Researchers from the US reported the case of a woman who developed immune thrombocytopenia (ITP) following exposure to nitrofurantoin, an antibacterial medication often used to treat urinary tract infections.
“To our knowledge, this is the first report that describes an association between nitrofurantoin use and ITP,” the researchers wrote. “We hope this report aids clinicians in recognizing the various immune-mediated adverse reactions associated with nitrofurantoin.”
Read more about the risk factors of ITP
The case study is published in the journal Cureus.
Several drugs have been associated with the development of ITP, but such an association with nitrofurantoin had not been reported previously, the study authors noted.
The case presented here is that of a 45-year-old female who was incidentally found to have a platelet count of 1 x 109/L. She also had petechia, recurrent nose bleeds, and black stool due to gastrointestinal bleeding. She had been treated with nitrofurantoin 3 weeks before for a urinary tract infection.
She was hospitalized for 5 days, during which time she received 4 units of platelets. She also received high-dose intravenous corticosteroids daily and a one-time dose of intravenous immunoglobulin. This led to her platelet count increasing to 30 x 109/L, following which she was discharged from the hospital.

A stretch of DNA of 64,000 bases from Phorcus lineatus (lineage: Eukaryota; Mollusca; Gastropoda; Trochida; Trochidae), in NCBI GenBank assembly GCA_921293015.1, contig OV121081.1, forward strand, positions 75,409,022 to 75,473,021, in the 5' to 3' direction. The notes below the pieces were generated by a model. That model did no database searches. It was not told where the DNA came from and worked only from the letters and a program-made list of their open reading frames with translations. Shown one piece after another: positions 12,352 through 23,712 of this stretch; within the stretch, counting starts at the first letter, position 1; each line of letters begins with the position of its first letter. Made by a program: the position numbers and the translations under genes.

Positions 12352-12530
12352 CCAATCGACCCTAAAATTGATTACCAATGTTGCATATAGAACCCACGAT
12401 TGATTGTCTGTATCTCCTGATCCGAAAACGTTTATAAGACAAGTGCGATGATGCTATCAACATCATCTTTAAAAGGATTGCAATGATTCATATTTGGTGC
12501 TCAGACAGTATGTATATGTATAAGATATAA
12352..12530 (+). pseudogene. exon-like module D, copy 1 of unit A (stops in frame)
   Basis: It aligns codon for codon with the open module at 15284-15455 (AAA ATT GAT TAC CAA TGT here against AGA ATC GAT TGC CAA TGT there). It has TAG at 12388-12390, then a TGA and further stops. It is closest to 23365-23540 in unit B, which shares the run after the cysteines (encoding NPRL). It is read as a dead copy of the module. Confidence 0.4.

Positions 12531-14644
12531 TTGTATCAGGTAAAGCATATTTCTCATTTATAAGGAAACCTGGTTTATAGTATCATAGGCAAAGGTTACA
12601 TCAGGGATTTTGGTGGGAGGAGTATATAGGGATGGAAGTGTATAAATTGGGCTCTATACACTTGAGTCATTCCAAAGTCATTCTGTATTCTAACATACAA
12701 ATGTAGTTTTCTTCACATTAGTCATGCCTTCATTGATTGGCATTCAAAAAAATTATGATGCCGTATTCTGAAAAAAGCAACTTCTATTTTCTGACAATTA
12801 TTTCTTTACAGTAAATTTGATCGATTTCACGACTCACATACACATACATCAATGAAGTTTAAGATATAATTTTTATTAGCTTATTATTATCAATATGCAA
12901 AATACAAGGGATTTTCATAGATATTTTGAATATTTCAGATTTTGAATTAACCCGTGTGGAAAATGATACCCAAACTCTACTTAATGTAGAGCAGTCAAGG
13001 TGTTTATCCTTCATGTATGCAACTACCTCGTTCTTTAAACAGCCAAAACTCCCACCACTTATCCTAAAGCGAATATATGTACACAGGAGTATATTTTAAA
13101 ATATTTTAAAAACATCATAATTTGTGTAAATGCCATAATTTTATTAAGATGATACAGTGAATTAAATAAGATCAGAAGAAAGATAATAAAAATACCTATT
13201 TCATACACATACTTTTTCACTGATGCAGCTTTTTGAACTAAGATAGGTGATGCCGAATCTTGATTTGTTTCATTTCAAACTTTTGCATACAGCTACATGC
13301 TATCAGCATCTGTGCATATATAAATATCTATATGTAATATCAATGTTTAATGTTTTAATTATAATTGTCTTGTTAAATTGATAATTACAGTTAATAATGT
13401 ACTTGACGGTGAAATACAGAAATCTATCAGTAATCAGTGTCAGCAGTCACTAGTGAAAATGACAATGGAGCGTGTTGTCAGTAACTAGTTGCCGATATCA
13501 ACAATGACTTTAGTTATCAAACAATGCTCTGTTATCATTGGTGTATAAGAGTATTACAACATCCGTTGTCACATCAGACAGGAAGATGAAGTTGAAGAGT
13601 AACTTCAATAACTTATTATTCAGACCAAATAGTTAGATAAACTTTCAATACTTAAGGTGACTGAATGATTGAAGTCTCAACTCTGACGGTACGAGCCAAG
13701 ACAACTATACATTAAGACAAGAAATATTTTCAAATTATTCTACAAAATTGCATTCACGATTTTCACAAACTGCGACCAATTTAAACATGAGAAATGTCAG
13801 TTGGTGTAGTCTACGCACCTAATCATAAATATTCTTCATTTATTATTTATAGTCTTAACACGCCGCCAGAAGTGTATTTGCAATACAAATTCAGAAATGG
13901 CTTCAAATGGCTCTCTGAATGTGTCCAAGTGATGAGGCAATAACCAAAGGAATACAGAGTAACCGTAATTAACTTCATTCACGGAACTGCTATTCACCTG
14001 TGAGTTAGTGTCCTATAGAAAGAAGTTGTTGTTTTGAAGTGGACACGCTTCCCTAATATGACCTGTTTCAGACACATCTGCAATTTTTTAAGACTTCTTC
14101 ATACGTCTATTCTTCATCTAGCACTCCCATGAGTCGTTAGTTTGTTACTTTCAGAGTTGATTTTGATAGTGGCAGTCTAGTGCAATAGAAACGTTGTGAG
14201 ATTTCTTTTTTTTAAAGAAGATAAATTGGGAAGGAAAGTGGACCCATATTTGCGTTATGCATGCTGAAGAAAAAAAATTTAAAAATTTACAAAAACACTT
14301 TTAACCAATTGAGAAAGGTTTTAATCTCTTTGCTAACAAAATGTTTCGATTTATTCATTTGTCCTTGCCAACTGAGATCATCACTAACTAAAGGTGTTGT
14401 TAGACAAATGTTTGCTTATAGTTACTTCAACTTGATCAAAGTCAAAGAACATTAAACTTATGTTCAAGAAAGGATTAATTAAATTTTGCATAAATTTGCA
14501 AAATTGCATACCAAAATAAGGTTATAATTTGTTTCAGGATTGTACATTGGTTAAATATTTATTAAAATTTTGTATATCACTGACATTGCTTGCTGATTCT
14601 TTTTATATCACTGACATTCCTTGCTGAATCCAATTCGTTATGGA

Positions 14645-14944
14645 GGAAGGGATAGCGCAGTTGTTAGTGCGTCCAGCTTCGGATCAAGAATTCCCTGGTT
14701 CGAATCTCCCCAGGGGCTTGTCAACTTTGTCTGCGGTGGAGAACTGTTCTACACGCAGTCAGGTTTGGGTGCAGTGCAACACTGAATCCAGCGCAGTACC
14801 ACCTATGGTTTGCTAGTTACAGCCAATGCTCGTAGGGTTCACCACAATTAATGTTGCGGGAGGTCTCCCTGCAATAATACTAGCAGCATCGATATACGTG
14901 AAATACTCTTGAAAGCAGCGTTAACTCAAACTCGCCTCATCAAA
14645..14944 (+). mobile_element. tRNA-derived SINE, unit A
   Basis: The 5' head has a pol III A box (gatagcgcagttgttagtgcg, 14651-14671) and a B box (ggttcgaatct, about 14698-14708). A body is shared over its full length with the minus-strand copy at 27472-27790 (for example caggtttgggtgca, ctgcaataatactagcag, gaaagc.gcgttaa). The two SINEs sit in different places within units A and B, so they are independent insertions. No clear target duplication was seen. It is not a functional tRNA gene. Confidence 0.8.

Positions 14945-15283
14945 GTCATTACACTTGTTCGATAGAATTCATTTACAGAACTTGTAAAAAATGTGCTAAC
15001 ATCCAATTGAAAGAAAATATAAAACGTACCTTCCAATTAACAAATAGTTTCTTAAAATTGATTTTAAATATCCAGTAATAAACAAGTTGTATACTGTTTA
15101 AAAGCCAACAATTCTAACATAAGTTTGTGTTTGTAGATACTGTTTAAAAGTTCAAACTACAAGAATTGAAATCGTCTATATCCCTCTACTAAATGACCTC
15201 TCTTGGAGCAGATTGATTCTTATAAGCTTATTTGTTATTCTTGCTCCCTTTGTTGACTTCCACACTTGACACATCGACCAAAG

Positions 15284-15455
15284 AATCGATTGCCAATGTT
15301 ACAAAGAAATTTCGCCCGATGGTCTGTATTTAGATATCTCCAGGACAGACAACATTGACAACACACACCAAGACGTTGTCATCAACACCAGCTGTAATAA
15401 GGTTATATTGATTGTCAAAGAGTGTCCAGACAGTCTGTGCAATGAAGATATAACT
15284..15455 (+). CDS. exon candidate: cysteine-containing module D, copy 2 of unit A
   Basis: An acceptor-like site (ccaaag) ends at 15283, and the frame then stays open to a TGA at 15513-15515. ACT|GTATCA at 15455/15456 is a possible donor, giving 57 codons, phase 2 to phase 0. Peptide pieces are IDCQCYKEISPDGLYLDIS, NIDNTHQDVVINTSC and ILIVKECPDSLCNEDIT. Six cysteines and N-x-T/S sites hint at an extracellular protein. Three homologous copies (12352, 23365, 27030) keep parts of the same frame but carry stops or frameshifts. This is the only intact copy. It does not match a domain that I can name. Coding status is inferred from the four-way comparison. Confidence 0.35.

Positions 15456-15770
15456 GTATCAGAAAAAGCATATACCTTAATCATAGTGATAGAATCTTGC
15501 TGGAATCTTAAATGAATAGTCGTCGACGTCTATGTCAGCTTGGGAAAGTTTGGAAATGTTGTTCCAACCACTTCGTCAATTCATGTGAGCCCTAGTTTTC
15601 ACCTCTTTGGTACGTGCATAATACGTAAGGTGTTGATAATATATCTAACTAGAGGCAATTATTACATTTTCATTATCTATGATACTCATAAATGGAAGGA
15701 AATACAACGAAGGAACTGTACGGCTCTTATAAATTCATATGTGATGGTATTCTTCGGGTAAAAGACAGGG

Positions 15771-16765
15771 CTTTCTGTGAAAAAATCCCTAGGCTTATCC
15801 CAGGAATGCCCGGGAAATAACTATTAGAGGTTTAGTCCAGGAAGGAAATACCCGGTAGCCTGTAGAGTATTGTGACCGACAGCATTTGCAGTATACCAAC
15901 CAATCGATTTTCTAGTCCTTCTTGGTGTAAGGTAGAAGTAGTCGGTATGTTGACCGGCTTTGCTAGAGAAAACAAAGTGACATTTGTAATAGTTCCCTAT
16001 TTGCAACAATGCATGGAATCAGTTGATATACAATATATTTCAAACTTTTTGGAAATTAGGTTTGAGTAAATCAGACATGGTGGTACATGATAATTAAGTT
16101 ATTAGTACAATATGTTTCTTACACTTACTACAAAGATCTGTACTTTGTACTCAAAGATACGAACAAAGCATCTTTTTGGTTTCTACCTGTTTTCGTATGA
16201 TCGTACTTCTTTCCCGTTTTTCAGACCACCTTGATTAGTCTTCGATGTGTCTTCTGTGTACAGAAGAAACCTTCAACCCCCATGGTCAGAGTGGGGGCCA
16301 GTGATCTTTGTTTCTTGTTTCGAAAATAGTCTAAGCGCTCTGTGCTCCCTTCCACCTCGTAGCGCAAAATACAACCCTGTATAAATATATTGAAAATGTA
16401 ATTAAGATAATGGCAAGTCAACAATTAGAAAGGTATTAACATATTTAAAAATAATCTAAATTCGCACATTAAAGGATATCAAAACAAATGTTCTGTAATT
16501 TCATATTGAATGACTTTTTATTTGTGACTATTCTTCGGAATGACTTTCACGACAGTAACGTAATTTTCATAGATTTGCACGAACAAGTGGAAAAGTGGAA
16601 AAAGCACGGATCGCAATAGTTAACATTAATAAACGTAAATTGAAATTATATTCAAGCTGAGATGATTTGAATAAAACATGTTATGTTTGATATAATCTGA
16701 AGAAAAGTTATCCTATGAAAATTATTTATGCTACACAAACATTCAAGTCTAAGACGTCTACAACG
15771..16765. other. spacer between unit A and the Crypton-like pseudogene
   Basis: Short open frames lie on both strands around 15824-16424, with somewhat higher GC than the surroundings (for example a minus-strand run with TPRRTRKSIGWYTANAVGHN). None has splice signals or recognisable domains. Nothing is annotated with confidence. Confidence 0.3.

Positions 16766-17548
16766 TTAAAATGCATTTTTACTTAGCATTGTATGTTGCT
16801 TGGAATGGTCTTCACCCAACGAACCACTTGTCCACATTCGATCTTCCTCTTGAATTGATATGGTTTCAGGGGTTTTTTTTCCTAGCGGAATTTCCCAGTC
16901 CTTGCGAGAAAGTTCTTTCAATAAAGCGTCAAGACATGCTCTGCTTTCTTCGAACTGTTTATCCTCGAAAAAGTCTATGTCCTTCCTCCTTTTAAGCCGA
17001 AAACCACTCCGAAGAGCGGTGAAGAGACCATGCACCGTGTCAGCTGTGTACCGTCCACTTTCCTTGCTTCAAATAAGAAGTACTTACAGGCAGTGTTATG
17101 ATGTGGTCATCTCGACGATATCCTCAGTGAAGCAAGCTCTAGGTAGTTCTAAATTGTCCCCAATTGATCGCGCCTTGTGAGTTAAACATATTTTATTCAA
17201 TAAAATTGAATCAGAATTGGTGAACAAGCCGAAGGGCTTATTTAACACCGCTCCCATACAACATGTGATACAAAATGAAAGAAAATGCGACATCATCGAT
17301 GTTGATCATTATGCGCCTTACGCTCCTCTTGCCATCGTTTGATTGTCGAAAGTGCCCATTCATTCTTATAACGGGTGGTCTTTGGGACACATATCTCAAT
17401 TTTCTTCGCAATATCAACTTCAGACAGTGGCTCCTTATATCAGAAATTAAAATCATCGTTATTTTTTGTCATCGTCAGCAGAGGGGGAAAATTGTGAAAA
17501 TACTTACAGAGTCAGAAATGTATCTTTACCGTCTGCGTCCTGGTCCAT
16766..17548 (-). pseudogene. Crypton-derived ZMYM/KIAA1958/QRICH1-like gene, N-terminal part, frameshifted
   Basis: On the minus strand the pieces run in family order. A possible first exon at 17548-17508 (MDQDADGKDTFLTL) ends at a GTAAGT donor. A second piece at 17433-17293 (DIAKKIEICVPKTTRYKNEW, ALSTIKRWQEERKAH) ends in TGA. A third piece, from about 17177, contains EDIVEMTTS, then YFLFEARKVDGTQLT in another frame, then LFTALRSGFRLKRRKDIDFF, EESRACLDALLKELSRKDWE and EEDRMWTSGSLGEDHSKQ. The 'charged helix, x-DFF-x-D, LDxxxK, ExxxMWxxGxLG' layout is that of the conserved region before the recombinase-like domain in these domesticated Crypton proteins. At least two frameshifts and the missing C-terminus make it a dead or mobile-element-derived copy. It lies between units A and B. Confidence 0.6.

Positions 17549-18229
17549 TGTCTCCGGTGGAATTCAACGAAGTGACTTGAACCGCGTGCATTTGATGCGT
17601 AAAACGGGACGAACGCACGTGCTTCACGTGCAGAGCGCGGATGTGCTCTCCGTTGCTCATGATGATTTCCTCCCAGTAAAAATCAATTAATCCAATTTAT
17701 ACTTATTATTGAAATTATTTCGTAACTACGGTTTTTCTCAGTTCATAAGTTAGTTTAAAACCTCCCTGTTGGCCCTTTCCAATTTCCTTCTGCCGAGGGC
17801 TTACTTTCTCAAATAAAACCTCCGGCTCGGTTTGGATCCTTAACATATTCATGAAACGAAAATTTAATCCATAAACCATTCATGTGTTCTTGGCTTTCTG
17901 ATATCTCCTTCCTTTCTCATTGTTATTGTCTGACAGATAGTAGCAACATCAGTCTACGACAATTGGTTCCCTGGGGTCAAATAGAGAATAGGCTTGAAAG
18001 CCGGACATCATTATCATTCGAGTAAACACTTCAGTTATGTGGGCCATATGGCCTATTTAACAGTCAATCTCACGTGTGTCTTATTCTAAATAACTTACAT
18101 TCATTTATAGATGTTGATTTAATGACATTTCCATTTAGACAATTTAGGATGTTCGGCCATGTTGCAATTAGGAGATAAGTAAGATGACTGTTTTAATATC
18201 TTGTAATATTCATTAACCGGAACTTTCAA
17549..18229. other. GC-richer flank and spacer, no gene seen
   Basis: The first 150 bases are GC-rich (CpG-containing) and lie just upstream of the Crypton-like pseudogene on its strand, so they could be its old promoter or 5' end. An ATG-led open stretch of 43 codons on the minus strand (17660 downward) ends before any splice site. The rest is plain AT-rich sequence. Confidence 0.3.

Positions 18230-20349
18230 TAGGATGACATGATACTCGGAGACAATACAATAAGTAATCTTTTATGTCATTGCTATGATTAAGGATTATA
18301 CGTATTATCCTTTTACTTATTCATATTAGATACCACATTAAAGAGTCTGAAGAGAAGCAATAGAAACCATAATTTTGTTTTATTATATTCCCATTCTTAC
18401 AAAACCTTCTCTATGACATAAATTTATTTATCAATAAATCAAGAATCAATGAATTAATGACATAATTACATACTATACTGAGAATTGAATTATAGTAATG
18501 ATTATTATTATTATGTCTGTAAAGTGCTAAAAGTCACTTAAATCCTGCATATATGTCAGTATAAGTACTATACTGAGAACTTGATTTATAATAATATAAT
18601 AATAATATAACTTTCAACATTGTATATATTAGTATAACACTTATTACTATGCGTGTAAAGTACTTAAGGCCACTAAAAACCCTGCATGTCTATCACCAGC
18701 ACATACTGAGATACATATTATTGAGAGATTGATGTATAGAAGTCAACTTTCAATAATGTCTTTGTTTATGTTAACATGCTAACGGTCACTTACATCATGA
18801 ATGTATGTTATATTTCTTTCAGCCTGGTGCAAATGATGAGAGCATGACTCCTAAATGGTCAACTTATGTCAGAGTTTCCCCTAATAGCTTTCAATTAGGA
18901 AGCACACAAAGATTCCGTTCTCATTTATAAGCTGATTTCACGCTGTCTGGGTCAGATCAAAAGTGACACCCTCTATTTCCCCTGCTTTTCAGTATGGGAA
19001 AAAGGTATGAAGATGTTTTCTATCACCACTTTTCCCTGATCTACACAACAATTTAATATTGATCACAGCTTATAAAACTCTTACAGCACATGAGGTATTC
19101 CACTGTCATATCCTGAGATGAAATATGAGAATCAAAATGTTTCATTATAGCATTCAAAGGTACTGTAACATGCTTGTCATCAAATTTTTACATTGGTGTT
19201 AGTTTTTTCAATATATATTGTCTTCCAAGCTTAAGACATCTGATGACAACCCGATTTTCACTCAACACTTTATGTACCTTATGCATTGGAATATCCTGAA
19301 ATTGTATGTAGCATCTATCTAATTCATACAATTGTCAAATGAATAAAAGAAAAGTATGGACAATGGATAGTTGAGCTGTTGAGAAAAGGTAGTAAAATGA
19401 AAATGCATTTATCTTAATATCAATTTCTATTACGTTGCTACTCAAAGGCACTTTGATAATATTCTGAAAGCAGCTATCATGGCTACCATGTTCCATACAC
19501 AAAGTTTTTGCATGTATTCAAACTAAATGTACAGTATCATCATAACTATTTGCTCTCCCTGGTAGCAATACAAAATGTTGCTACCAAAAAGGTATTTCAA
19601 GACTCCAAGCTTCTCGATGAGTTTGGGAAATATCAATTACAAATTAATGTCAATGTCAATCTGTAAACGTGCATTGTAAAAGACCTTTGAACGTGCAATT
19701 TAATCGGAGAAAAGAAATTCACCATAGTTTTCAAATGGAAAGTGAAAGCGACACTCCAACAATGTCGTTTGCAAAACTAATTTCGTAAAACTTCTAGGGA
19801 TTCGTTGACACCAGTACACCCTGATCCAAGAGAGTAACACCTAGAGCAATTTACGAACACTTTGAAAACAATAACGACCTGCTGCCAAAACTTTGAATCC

An autoimmune laboratory workup revealed a newly positive antinuclear antibody IgG with an elevated titer of 1:640. This led the doctors to conclude that she had had an immunological response to nitrofurantoin.
“Future research is needed to further elucidate the relationship between certain medications and the development of drug-induced ITP,” the researchers wrote.
ITP is a rare autoimmune disease of unknown etiology characterized by the premature destruction of platelets due to autoantibodies directed against them and an increased risk of bleeding. There are several risk factors associated with ITP, including infections and certain drugs.
Ramey C, LePera A. A possible case of nitrofurantoin-associated immune thrombocytopenia in a healthy 45-year-old Caucasian female. Cureus. Published online February 5, 2023. doi:10.7759/cureus.34654